Leonie’s recollection here is followed by her searching for milkweed, only coming away with less effective wild blackberries to ease Kayla’s upset stomach. Leonie concludes, “This is the kind of world it is. The kind of world that gives you a blackberry plant, a doughy memory, and a child that can’t keep nothing down” (p. 105). The bitterness and disappointment articulated by Leonie in the “world” and the lack of healing offered by it is later redeemed at Mam’s deathbed. However, this episode does show that the tradition of rootwork is both contemporaneously used and, while not perfect, is nevertheless remains. And if this tradition, existing outside of the modern medical world, can’t solve every problem, there is no denying its potency and power.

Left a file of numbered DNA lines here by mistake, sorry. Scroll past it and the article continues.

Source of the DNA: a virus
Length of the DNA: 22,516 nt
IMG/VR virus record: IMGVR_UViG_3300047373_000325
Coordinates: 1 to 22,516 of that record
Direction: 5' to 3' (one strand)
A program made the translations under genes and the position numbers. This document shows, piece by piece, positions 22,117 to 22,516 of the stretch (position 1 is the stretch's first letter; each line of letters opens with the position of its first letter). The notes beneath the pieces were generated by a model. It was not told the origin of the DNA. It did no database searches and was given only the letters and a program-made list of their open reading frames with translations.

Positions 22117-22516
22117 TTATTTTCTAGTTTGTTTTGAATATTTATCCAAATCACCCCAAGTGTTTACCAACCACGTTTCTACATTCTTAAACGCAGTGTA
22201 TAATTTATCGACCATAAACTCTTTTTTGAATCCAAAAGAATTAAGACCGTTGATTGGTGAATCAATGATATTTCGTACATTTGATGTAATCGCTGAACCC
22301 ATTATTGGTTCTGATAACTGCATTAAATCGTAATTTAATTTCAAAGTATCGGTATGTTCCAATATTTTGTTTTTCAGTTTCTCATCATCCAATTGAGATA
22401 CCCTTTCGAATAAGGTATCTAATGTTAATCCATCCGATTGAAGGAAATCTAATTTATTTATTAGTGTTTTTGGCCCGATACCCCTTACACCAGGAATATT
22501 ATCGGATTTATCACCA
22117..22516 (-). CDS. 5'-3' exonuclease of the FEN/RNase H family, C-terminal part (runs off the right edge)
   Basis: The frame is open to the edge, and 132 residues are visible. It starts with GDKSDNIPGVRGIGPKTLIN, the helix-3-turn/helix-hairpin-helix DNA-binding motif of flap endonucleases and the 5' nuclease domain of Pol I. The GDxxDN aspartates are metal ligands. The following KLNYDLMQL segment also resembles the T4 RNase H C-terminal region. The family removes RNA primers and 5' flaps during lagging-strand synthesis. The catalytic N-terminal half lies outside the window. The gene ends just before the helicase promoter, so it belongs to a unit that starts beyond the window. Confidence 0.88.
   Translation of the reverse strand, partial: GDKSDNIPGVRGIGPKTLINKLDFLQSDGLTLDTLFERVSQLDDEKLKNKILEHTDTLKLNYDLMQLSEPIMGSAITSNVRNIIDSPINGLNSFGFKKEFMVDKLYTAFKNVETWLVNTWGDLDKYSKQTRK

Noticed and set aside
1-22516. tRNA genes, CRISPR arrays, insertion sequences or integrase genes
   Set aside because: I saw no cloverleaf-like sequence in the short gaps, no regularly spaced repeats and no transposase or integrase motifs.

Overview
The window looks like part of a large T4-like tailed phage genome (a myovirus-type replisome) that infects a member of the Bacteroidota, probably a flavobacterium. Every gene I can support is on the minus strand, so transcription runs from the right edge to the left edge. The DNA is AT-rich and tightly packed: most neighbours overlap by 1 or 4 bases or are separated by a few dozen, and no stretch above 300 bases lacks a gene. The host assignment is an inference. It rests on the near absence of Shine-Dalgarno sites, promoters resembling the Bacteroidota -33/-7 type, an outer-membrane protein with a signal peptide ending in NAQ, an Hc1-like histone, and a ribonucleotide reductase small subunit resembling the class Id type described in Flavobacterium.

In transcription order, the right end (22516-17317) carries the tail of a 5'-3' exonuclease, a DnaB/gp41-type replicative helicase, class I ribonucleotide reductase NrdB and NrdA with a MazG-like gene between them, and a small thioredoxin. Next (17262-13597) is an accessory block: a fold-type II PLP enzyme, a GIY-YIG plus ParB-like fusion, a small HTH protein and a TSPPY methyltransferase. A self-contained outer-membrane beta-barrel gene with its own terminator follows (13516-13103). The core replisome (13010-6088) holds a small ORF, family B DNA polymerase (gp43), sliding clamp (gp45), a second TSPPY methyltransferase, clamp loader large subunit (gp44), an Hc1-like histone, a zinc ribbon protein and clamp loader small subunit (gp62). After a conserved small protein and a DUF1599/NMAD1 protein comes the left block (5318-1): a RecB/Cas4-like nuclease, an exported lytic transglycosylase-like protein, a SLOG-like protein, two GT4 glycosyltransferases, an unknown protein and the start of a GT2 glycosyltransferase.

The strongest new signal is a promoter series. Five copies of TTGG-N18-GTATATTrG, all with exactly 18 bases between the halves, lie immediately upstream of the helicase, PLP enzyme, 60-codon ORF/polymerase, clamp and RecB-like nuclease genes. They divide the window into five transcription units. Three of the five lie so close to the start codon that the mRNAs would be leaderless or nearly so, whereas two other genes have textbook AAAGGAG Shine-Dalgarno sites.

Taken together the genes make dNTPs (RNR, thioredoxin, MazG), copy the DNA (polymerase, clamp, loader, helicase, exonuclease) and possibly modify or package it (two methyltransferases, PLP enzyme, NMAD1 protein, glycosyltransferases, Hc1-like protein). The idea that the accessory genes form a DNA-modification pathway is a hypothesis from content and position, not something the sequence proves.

If Mam has instructed Leonie in rootwork as a way of both passing on traditions and giving her a way to protect and heal in the modern world, Pap serves as a similar mentor to Jojo. Early in their journey, as Jojo is searching for a dry shirt in his bag after being caught in a downpour, he finds, “a small bag, so small two could fit in the palm of my hand ... it’s smooth, and warm, soft to my touch. Feels like leather, and it’s tied together with a sinewy leather strip.” Inside the bag, he discovers: a white feather smaller than my pinkie finger, tipped with blue and a slash of black. Something that at first looks like a small chip of white candy, but when I pick it up and hold it close to my face, it’s some kind of animal tooth, lined with black in the chewing grooves, sharp like a canine. Whatever animal it came from knew blood, knew how to tear knotty muscle. Then I see a small gray river rock, a perfect little dome. I swirl my pointer finger into the dark of the sack, searching, and pull out a piece of paper, rolled thin as fingernail. In slanted, shaky script, in blue ink: Keep this close (pp. 70–71).